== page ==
Dog Survives Horse Poop Poisoning: Learn How to Protect Your Pets

Yesterday, a Golden Retriever had a frightening experience that serves as an important reminder for both dog owners and horse people.

While in Noordhoek, the Retriever accidentally ingested horse faeces, more commonly known as coprophagia, which can be challenging to avoid in the area. Within just 10 minutes, the poor pup started displaying alarming symptoms of a neurotoxic reaction—twitching, startling, and unsteady on her feet.


Thankfully, the quick-thinking owner wasted no time and rushed their beloved Retriever to Noordhoek vet, where they encountered the caring and skilled Tanya. Recognizing the severity of the situation, Tanya induced vomiting to remove any remaining traces of the toxic substance. However, due to the potential dangers involved, it was necessary to transfer the Retriever to the Animal Hospital in Kenilworth for further treatment.


This incident carried an air of familiarity for the owner, as it had tragically happened to their previous dog as well. Their experience allowed them to identify the cause of the distress almost immediately. When horses are dewormed, a considerable amount of the deworming medication is excreted in their faeces, which can be toxic to dogs. Despite their best efforts to keep their Retriever away from such hazards, it is not always possible, and not all faeces pose a risk.


It begs the question: are horse owners aware of this potential danger? And is there anything that can be done to prevent such incidents? The happy ending to this particular story was a result of the prompt and appropriate actions taken. However, it is important to note that the toxin takes time to work through a dog's system and can even prove fatal in some cases.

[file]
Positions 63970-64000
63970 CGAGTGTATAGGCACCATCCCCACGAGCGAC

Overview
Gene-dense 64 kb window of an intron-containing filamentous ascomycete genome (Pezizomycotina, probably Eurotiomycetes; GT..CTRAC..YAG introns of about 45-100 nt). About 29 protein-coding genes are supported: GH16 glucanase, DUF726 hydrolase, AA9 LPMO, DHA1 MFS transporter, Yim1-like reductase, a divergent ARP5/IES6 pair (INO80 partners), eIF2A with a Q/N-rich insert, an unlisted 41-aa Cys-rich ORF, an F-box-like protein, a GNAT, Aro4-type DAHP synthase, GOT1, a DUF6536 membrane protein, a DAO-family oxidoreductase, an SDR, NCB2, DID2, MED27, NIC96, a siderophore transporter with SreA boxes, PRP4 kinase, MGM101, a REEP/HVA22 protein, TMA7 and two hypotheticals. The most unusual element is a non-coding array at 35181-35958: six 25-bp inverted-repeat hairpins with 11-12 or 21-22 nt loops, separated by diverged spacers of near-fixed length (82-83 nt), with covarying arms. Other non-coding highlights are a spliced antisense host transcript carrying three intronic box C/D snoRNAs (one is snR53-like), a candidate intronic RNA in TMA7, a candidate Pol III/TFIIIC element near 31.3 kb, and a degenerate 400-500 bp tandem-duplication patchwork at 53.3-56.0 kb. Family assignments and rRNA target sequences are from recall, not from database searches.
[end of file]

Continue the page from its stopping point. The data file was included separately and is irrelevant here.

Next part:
In a later post update shared by the vet, Dr Karen Levy on June 20, 2023, she shed some light on the situation. While many dogs can consume horse faeces without adverse effects, the problem arises when the horse has recently been dewormed, particularly with Ivermectin or an Ivermectin-related dewormer. Horses can excrete this medication in their faeces for one to three days after deworming. Ideally, responsible stables keep their horses confined to their own yards during this time or allow them to rest, minimizing the risk.


The severity of the dog's reaction depends on two factors. Firstly, some breeds or individuals are more sensitive to Ivermectin toxicity than others. Secondly, the quantity of faeces and Ivermectin ingested plays a significant role. While a small amount may not cause noticeable symptoms in certain dogs, larger quantities can be dangerous, especially for dogs like Golden Retrievers known for their hearty appetites.


The safest course of action is to prevent dogs from consuming horse faeces altogether, although it can be challenging to achieve in practice. Additionally, it is advisable to keep dewormed horses off public roads for up to three days post-deworming or clean up their faeces during this period.


This unfortunate incident serves as a vital cautionary tale, reminding us of the potential risks that may arise from seemingly harmless situations. By staying informed and taking appropriate precautions, both dog owners and horse people can work together to ensure the safety and well-being of our beloved furry companions.

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